I neglected to mention Israel in the list of newly formed Middle Eastern nations and it is now time to explain this purported omission. One reason for it was that unlike the newly formed Arab states, Jews did in fact enjoy political independence in the land between the River Jordan and the Mediterranean Sea and the creation of the state of Isreal was simply a reestablishment of this ancient polity. But there is another, much more practical and modern reason. The Jews have been hard at work in establishing their statehood in the Land of Israel for three quarters of a century before the British had to relinquish their mandate of it back to the United Nations. In this period of time, the modern nation of Israel was forged in a crucible of fire. With iron will and boundless determination, Israelis revived their ancient language, reestablished agriculture in a land that lay fallow for millennia, created a powerful self-defense force, and established all the institutions that are required for a modern nation state. It was this work, this multi-generational sacrifice that allowed the Jews in Isreal to declare independence on the last day of the British Mandate. Israel, unlike the Arab countries around it, was not created by colonial decree; it was created by the will of its indigenous people INSPITE of the wishes of its colonial master, Great Britain.

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The Kurds have done none of this and are still not doing it today, though the American destruction of Iraq allowed them to establish in its northern regions a functioning autonomy. The Kurds as a nation have no unified government that can make painful territorial concessions such as those continuously made, to this day, by consecutive Israeli governments. They have no legal, financial, administrative institutions in which all Kurds can have a measure of trust. They are fierce fighters, but they have no disciplined army that falls under legitimate civilian command. Israel was created not because of, but in spite of the will of the international community. Any recognition it has ever received from it, like the UN vote to recognize its creation, was acknowledgment of existing facts on the ground, nothing more. Any military assistance Israel has ever received, including from America, was paid for in the blood and treasure of Jews in Israel and in the Diaspora. The Israeli American alliance did not materialize until Israel has proved its worth as a close ally in the stunning victory it obtained in the Six Day War using WWII surplus weaponry from Europe and a few modern airplanes purchased for good money in France. The American airlift of materiel in the dark days of the Yom Kippur War, a war that could have been prevented had Nixon and Kissinger allowed Golda Meir to call up reserves, was the result not of Israel begging for mercy, but its threat to deploy nuclear weapons in the defense of its existence.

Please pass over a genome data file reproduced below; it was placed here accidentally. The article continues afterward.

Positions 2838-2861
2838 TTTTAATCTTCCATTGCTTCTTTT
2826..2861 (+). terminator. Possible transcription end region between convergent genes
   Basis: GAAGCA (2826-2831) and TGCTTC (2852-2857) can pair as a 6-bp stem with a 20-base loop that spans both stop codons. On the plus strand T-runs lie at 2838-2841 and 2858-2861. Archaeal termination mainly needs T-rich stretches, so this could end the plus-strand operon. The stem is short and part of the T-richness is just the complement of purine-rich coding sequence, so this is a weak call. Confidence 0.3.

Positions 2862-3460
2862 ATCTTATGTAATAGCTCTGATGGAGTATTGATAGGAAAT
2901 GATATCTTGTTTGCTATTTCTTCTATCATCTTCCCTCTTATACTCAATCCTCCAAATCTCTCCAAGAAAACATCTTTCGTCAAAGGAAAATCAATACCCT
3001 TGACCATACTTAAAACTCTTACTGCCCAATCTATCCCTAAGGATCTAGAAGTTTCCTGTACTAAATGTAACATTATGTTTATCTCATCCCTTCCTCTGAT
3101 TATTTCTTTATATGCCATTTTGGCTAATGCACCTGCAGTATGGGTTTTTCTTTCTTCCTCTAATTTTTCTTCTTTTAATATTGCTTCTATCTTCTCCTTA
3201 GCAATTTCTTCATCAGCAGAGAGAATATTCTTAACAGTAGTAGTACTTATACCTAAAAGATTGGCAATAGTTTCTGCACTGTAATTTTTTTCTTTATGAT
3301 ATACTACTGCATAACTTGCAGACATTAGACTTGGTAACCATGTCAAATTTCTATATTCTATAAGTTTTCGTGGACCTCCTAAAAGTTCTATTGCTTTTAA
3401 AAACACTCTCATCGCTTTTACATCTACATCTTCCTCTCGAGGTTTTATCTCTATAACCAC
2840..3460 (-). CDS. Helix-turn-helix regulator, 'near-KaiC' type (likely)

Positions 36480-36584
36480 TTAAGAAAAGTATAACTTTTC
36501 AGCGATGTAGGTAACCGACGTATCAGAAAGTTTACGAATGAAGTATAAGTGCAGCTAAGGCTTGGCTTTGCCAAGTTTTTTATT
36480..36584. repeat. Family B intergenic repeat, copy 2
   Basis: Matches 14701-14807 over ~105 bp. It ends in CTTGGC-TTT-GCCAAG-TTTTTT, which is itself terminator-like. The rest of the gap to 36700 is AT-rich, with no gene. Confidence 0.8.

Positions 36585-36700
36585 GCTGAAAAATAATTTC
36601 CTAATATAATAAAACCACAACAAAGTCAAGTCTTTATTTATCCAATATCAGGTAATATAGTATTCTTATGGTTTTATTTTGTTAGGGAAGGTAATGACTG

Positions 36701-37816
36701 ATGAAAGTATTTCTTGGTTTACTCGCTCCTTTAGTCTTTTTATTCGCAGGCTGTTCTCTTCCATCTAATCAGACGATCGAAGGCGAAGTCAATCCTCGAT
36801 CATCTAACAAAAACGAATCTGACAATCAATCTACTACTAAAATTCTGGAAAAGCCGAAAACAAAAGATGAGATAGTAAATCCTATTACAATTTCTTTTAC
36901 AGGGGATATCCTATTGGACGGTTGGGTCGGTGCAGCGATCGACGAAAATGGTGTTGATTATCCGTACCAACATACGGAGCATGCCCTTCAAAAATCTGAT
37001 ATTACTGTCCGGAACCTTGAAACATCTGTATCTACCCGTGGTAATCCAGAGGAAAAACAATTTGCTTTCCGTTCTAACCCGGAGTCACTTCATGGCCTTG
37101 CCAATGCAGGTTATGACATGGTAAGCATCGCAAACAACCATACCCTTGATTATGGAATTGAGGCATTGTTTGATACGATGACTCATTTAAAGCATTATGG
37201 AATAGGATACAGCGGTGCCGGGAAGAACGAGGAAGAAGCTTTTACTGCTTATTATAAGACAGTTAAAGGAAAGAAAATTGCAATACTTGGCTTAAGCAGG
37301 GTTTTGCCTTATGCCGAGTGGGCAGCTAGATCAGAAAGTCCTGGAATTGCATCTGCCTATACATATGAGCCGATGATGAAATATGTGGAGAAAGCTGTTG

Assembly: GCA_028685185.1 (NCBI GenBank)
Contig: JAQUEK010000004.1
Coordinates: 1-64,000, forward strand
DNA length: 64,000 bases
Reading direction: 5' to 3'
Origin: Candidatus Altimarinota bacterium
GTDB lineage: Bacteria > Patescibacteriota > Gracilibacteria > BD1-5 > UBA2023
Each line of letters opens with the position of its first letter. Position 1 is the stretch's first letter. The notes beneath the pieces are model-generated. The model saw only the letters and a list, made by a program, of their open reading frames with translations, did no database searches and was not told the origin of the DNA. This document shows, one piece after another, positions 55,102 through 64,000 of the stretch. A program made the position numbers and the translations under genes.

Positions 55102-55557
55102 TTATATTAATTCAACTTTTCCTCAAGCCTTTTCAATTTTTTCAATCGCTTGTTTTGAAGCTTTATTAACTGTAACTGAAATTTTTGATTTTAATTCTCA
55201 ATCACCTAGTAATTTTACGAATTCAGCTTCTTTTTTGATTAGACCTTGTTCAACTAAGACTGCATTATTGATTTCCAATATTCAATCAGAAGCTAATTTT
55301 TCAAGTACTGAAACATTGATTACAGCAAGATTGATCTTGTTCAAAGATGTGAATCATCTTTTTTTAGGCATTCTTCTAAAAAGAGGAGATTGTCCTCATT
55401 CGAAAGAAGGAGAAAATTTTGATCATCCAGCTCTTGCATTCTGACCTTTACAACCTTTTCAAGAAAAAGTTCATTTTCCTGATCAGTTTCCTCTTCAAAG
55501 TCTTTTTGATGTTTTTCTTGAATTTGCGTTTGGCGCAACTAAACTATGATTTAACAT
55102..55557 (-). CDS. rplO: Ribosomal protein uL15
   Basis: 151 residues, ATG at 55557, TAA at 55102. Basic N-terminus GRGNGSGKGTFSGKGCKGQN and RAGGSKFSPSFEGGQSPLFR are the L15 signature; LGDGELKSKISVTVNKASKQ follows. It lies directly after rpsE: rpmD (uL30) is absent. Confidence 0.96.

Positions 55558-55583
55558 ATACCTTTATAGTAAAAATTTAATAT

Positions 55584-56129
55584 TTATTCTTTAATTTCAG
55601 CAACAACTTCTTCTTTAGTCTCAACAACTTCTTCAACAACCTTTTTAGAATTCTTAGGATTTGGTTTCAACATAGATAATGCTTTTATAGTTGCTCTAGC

The one thing that Israel has never done, will never do, is to ask any foreign nation to fight for it. This comes from a deep understanding of how things really work in the world; independence can never be won or maintained by foreign blood and treasure; it is won solely by the sacrifice of those whose blood flows from the soil they are defending. The conflict between Kurds and their host nations of Turkey, Syria, and Iraq, is theirs to fight. Until and unless they prove otherwise, America has no interest in their survival, autonomy, or independence. If they fought against ISIS alongside America, it was because it was in their own interest; they were helped as much as they helped. If America finds it useful to maintain Kurdish pressure on Turkey, to keep the Kurdish autonomy alive in northern Iraq, or to keep the Kurds in Syria fighting the remaining elements of ISIS, then by all means, it can sell or even gift them the defensive and offensive weaponry necessary to accomplish these objectives. If America determines that the price of destabilization that surely comes along with such deliveries exceeds their usefulness, it has the full right to terminate them.

America has only two overriding responsibilities: act in its own interests and as a corollary to that avoid global destabilization by internationalizing regional conflicts such as the Kurdish fight for autonomy or independence. The globalists’ push for American intervention on behalf of the Kurds, which is nothing but an attempt to weaken America disguised as a humanitarian mission must be defeated. America first!